Meet Dr Franklin

PrintPrintEmailEmail

Franklin would have been the first to concede that he had in his Autobiography created a character gratifying to his own vanity. “Most people dislike vanity in others, whatever share they have of it themselves,” he observed, “but I give it fair quarter where I meet it.” Begun in 1771, when the author had completed a half dozen careers and stood on the threshold of his most dramatic role, the Autobiography constitutes the most dazzling success story of American history. The penniless waif who arrived in Philadelphia dishevelled and friendless, walking up Market Street munching a great puffy roll, had by grit and ability propelled himself to the top. Not only did the young printer’s apprentice manage the speedy acquisition of a fortune, but he went on to achieve distinction in many different fields and greatness in a few of them. In an age when the mastery of more than one discipline was possible, Franklin surpassed all his contemporaries as a well-rounded citizen of the world. Endowed with a physique so strong that as a young man he could carry a large form of type in each hand “when others carried but one in both hands,” a superb athlete and a proficient swimmer, Franklin proved to be a talented printer, an enterprising newspaper editor and publisher, a tireless promoter of cultural institutes, America’s first great scientist, whose volume on electricity turned out to be the most influential book to emerge from America in the eighteenth century, and second to none as a statesman. Eldest of the Founding Fathers by a whole generation, he was in some respects the most radical, most devious, and most complicated.

From the available evidence, mainly provided by the subject himself, Franklin underwent two separate identity crises, those periods when, as modern-day psychoanalysts suggest, the subject struggles for a new self and a new conception of his place in the world. In adolescence Franklin experienced a psychological crisis of the kind that Erik Erikson has so perceptively attributed to personages as disparate as Martin Luther and Mahatma Gandhi. Again, Franklin, the middle-aged man seeking a new image of himself, seems the prototype of Swiss psychiatrist Carl Jung’s classic case. As regards the first crisis, the Autobiography reveals a sixteen-year-old rebelling against sibling rivalry and the authority of his household, using a variety of devices to maintain his individuality and sense of self-importance.

Born in Boston in 1706, the tenth son of Josiah and Abiah Folger Franklin and the youngest son of the youngest son for five generations, Franklin could very easily have developed an inferiority complex as one of the youngest of thirteen children sitting around his father’s table at one time. Everything about the home reduced Franklin’s stature in his own eyes. When his father tried to make a tallow chandler and soap boiler out of him, he made it clear that his father’s trade, was not to his liking. His father then apprenticed the twelve-year-old lad to his brother James, who had started a Boston newspaper, the New England Courant , in 1721. For the next few years Benjamin was involved in one or another kind of rebellion.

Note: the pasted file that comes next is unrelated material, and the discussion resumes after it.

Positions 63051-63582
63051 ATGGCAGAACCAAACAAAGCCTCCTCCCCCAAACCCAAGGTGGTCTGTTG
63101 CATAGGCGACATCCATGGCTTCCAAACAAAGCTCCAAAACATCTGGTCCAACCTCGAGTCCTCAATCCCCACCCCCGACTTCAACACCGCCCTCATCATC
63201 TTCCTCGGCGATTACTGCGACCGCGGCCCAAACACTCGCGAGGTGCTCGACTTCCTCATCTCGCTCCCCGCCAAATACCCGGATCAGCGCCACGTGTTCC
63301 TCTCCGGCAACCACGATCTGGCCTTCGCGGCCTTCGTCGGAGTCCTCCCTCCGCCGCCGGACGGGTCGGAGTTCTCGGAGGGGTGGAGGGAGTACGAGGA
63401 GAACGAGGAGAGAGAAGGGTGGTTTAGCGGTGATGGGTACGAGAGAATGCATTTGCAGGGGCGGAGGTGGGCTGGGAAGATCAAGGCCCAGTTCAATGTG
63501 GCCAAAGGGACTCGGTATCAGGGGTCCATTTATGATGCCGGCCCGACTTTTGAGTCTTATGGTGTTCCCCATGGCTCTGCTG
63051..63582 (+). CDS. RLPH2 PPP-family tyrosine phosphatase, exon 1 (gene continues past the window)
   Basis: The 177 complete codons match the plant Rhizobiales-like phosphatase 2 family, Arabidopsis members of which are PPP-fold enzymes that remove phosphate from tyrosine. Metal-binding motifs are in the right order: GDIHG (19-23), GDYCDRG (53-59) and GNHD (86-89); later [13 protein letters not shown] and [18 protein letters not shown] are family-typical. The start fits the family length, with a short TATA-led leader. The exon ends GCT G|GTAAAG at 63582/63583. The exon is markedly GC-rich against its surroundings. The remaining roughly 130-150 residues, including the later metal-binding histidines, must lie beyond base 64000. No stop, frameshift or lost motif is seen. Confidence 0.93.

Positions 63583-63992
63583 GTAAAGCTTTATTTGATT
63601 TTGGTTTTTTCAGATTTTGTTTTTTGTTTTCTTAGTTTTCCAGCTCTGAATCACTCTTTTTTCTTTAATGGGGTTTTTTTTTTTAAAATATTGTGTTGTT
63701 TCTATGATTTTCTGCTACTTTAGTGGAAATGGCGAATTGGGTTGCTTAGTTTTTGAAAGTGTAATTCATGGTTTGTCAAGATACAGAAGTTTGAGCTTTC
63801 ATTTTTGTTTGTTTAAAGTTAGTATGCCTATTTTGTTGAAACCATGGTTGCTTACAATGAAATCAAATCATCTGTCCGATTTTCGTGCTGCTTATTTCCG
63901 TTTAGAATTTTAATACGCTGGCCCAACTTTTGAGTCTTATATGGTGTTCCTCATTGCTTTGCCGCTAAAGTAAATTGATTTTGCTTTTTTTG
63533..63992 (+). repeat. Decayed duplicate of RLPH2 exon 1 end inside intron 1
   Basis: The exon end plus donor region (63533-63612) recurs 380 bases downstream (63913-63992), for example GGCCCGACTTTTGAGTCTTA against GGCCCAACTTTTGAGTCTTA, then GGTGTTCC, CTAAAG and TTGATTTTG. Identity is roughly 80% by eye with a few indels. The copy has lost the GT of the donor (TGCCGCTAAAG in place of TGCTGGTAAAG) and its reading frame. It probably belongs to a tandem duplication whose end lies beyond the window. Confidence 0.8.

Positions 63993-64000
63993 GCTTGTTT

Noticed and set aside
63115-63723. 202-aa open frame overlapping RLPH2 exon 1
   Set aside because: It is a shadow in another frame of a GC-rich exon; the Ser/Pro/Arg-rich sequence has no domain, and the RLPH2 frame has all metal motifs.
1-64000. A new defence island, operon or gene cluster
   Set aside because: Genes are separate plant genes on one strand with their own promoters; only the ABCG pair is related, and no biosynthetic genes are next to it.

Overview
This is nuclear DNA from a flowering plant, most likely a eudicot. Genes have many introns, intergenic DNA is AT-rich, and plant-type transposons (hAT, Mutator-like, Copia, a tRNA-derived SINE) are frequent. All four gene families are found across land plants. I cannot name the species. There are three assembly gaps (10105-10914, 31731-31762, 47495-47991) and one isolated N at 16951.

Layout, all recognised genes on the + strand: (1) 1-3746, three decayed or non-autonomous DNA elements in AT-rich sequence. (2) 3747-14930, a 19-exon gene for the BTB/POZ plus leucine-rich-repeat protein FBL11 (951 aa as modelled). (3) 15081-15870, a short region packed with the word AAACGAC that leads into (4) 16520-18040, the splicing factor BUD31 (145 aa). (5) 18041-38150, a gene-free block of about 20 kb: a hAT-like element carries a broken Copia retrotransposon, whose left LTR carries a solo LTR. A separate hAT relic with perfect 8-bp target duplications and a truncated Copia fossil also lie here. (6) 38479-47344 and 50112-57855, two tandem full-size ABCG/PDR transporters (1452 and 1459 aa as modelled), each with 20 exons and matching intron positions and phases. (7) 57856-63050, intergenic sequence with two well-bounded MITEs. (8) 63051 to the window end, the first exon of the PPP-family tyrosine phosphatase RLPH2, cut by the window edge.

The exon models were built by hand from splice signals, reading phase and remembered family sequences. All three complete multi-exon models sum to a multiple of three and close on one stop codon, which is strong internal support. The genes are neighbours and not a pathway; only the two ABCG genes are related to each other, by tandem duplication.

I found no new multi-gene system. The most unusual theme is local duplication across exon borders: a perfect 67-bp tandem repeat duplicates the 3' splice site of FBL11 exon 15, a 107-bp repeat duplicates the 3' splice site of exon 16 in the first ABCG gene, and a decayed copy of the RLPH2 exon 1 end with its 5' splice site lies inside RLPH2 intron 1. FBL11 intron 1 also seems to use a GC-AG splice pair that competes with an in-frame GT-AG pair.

Take the matter of food. Benjamin, an omnivorous reader, devoured a book recommending a vegetarian diet. Since his brother James boarded both himself and his apprentices at another establishment, Franklin’s refusal to eat meat or fish proved an embarrassment to his elder brother and a nuisance to the housekeeper. Franklin, to save arguments, which he abhorred, worked out a deal with his brother, who agreed to remit to him half the money he paid out for him for board if he would board himself. Concentrating on a frugal meatless diet, which he dispatched quickly, Franklin, eating by himself, had more time to continue his studies. While eating one of his hastily prepared meals, he first feasted on An Essay Concerning Human Understanding , by John Locke.

A trivial episode indeed, but this piece of self-flagellation forecast a lifelong pattern of pervasive traits. Benjamin Franklin did not like to hurt anyone, even nonhuman creatures. He was prone to avoid hostilities. Rather than insisting upon getting the menu he preferred, he withdrew from the table of battle and arranged to feed himself. This noncombative nature, masking a steely determination, explains much of Franklin’s relations with others thereafter. Even his abandonment of the faddish vegetarian diet provides insights into the evolving Franklin with his pride in rational decision. On his famous voyage from Boston to Philadelphia, he tells us, his ship became becalmed off Block Island, where the crew spent their idle moments catching cod. When the fish were opened, he saw that smaller fish came out of the stomachs of the larger cod. “Then, thought I,” he confessed in his Autobiography , “if you eat one another, I don’t see why we mayn’t eat you.” With that he proceeded to enjoy a hearty codfish repast and to return at once to a normal flesh-eating diet. With a flash of self-revelation, he comments, “So convenient a thing it is to be a reasonable creature , since it enables one to find or make a reason for everything one has a mind to do.”